Your training journey with your dog will have setbacks. Some of them will be completely your fault. No matter how much you study and practice, this is going to be part of the experience. One of the paradoxes of getting really interested in dog training and behavior is that your eyes get opened to how often we fail our dogs. The more you learn, the more you notice your mistakes. It can become frustrating and disheartening.
Most people start learning about dog training because they think their dog needs improvement.
The more you learn, the more you see that your dog is behaving perfectly given the feedback he’s receiving. We produce or control our dog’s access to most of the feedback they get. It’s not easy when you realize your role in creating and maintaining your dog’s “bad” behavior. If only receiving that revelation allowed everything to change instantly. Unfortunately, just knowing you’re making mistakes doesn’t instantly change your behavior. If it did, we’d all be sporting perfect body composition - we all know it’s just a matter of diet and exercise. We know it, but that knowledge isn’t enough to change our behavior. You have to apply that knowledge through consistent action. Dog training works in precisely the same way.
I’ve been involved with dog behavior for nearly twenty years. I have a literal bookcase full of knowledge in my office that I have consumed, and I try to learn more every day. I practice using and improving my skills constantly. I also make many mistakes daily interacting with my dogs. The main difference between me and the first-time novice dog owner is not that I don’t make mistakes, it’s that when I make them, often I notice, and if they are sabotaging my training or relationship with my dogs, I make efforts to change them.
The sad fact is that we human beings are not instinctually very good at communicating and interacting with our dogs in a way that fosters learning and prevents problem behaviors. If we were, it would be hard to make a living as a dog trainer! We seem to be wired to be reactive rather than proactive and have a bias towards pointing out undesired behavior rather than rewarding desired behavior. We can strive to change those tendencies through education and training, but for most of us, they remain lurking under the surface, and appear when we are distracted, under stress, or just not focused on providing good feedback.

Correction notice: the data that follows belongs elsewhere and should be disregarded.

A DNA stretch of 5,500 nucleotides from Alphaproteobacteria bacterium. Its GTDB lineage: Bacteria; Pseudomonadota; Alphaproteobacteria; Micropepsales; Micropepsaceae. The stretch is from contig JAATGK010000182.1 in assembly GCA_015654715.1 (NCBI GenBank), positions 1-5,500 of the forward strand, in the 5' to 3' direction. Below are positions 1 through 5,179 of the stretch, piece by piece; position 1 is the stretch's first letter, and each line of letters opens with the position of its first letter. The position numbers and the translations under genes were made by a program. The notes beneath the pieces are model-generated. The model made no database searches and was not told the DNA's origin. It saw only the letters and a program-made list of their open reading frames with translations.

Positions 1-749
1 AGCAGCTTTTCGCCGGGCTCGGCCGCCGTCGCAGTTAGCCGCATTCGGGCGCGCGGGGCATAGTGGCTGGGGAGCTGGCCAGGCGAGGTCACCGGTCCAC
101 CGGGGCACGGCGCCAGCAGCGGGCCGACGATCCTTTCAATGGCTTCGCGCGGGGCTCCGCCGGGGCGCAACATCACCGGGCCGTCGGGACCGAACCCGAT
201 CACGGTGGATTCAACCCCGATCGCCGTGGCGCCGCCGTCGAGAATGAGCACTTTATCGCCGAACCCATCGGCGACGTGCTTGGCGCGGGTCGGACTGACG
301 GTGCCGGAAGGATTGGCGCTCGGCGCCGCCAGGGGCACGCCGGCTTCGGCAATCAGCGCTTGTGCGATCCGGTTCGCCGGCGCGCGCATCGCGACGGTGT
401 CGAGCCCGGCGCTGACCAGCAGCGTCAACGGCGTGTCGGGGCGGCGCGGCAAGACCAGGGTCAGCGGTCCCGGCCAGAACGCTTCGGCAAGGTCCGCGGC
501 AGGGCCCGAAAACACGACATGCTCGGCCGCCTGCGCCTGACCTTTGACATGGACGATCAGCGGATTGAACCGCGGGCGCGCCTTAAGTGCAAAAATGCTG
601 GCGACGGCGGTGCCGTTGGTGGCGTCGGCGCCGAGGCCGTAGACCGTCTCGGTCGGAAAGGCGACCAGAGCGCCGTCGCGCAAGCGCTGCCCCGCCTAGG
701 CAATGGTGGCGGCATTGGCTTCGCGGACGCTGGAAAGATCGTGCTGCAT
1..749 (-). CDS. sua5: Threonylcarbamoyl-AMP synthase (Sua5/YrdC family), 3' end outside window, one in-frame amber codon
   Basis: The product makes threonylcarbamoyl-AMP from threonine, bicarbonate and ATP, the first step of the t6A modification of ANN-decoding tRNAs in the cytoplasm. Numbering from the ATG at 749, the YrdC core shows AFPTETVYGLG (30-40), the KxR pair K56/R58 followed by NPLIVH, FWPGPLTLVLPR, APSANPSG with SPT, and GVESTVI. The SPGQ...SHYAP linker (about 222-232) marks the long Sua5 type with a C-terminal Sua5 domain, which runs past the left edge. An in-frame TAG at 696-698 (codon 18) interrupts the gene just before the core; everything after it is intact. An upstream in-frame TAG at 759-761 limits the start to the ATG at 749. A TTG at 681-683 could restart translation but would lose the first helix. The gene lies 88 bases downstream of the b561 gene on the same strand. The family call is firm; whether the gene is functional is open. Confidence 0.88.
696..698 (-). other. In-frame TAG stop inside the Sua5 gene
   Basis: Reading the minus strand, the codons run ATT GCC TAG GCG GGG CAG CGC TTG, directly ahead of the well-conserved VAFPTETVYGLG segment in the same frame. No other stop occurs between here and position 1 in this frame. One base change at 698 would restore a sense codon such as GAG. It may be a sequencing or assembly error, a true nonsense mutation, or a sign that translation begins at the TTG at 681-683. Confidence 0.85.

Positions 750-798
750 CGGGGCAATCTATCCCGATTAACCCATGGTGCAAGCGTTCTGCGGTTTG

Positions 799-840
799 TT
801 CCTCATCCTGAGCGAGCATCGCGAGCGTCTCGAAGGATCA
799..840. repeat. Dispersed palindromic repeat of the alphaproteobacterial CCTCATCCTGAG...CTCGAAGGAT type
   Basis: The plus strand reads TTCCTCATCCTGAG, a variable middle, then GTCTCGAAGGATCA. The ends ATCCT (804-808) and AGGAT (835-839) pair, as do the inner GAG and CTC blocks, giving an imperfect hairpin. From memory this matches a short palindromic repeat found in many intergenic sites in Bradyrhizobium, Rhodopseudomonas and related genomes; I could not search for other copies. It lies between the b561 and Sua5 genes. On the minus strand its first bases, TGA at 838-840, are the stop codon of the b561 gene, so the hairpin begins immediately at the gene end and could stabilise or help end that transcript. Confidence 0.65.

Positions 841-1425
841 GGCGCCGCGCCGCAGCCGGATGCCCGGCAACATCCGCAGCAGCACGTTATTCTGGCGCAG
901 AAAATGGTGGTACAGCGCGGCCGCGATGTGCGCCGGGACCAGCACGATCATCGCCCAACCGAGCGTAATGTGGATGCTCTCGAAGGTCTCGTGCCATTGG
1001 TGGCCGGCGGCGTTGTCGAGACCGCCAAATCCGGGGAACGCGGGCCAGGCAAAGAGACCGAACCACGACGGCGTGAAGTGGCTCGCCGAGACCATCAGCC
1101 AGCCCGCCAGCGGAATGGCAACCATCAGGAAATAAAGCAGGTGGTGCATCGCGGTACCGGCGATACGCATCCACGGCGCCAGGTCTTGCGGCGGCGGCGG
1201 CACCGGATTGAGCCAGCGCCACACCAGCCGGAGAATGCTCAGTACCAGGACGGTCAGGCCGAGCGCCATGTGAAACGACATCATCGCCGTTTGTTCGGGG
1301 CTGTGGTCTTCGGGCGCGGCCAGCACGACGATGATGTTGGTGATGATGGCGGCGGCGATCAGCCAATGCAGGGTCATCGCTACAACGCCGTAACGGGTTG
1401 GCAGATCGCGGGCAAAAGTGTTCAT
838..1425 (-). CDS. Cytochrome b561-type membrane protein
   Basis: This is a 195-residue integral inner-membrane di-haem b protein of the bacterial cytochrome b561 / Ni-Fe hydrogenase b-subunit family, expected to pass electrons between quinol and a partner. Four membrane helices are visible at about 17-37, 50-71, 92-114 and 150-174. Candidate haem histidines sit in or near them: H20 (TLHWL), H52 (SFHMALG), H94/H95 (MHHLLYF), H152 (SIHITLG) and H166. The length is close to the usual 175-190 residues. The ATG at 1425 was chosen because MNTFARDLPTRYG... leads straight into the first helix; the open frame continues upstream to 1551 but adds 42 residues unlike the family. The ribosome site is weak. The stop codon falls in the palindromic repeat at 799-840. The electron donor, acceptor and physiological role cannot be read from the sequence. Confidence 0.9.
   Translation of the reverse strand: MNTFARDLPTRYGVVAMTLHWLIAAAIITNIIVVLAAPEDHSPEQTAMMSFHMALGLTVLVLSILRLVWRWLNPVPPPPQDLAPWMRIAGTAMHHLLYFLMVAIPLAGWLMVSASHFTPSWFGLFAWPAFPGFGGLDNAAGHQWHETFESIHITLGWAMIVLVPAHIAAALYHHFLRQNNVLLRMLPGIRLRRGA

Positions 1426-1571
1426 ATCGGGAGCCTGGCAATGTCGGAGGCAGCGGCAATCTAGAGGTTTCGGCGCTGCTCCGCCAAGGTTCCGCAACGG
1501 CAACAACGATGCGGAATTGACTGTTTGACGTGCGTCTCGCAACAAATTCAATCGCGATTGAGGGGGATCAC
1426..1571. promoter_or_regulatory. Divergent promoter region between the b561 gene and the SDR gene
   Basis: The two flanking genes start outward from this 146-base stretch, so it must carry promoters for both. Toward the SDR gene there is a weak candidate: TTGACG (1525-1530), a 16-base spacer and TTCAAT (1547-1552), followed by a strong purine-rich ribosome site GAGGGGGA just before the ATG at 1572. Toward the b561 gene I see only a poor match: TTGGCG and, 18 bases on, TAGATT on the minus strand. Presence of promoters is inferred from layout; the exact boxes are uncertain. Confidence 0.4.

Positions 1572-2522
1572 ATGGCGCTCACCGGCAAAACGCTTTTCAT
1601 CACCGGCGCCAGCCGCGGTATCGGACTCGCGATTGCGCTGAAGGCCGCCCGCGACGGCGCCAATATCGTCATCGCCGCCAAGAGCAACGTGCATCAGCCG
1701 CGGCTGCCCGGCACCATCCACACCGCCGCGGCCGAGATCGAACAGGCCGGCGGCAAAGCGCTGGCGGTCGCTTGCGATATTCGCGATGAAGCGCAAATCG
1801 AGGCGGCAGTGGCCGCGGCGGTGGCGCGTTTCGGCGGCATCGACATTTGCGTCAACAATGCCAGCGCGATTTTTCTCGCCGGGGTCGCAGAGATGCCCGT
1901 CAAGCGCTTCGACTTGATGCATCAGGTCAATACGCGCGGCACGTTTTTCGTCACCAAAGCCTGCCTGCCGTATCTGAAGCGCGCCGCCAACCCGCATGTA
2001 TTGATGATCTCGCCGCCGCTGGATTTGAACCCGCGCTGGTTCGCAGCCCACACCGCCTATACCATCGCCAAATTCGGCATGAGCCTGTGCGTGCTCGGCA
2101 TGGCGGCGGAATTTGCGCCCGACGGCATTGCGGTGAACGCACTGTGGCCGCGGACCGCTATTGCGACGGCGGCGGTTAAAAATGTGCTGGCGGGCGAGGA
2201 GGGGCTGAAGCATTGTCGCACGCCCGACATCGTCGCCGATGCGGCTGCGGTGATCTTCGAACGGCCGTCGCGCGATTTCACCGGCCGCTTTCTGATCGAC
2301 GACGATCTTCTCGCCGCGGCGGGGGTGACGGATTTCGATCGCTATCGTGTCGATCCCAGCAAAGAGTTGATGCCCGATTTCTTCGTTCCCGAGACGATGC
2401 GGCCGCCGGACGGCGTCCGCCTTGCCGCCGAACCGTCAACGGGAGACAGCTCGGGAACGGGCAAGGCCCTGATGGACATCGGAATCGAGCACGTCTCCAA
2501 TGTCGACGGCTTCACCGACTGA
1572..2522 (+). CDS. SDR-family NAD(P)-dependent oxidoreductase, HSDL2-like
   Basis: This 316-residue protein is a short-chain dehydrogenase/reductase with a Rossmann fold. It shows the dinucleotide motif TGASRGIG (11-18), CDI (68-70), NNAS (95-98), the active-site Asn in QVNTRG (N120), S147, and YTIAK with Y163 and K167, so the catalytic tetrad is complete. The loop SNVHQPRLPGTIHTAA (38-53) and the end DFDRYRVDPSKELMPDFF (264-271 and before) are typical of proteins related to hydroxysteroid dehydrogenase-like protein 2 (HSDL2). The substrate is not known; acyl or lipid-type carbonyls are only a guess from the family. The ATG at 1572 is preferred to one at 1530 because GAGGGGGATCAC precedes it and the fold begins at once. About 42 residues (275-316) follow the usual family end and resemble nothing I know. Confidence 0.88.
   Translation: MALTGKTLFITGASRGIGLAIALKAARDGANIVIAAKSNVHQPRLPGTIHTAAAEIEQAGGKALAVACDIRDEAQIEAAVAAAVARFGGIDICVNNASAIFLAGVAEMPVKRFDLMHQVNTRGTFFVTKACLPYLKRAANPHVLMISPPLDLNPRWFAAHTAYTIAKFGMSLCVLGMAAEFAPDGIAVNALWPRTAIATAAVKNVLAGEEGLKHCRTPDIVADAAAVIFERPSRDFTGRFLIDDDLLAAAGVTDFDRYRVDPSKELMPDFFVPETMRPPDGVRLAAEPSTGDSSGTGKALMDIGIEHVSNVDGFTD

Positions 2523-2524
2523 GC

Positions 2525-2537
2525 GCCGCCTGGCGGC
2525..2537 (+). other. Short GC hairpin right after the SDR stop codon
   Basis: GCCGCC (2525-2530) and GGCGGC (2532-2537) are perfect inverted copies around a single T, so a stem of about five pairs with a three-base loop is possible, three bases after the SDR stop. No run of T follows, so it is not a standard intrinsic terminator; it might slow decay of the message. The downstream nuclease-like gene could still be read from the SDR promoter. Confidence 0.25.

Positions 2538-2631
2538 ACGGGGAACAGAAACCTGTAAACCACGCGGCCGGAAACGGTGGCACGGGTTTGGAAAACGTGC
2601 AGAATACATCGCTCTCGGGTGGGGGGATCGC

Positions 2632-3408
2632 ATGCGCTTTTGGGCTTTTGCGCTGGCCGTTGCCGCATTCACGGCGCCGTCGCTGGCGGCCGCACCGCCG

What has helped me with this frustrating fact of life is to stop viewing my mistakes as failures, and beating myself up about them. I try to view them instead as opportunities. Every mistake is an opportunity to learn something or to improve myself. The only way the frequency and intensity of mistakes can improve over time it to notice them, and to proactively develop better habits and strategies to use next time that situation presents itself. This is true for all aspects of life, not just dog training.
We all make mistakes. Not all of us notice them. Even fewer develop a better plan for next time.
The degree to which you notice your mistakes, and quality of your planning to do better next time are among the best measures of your progress in becoming a better dog trainer.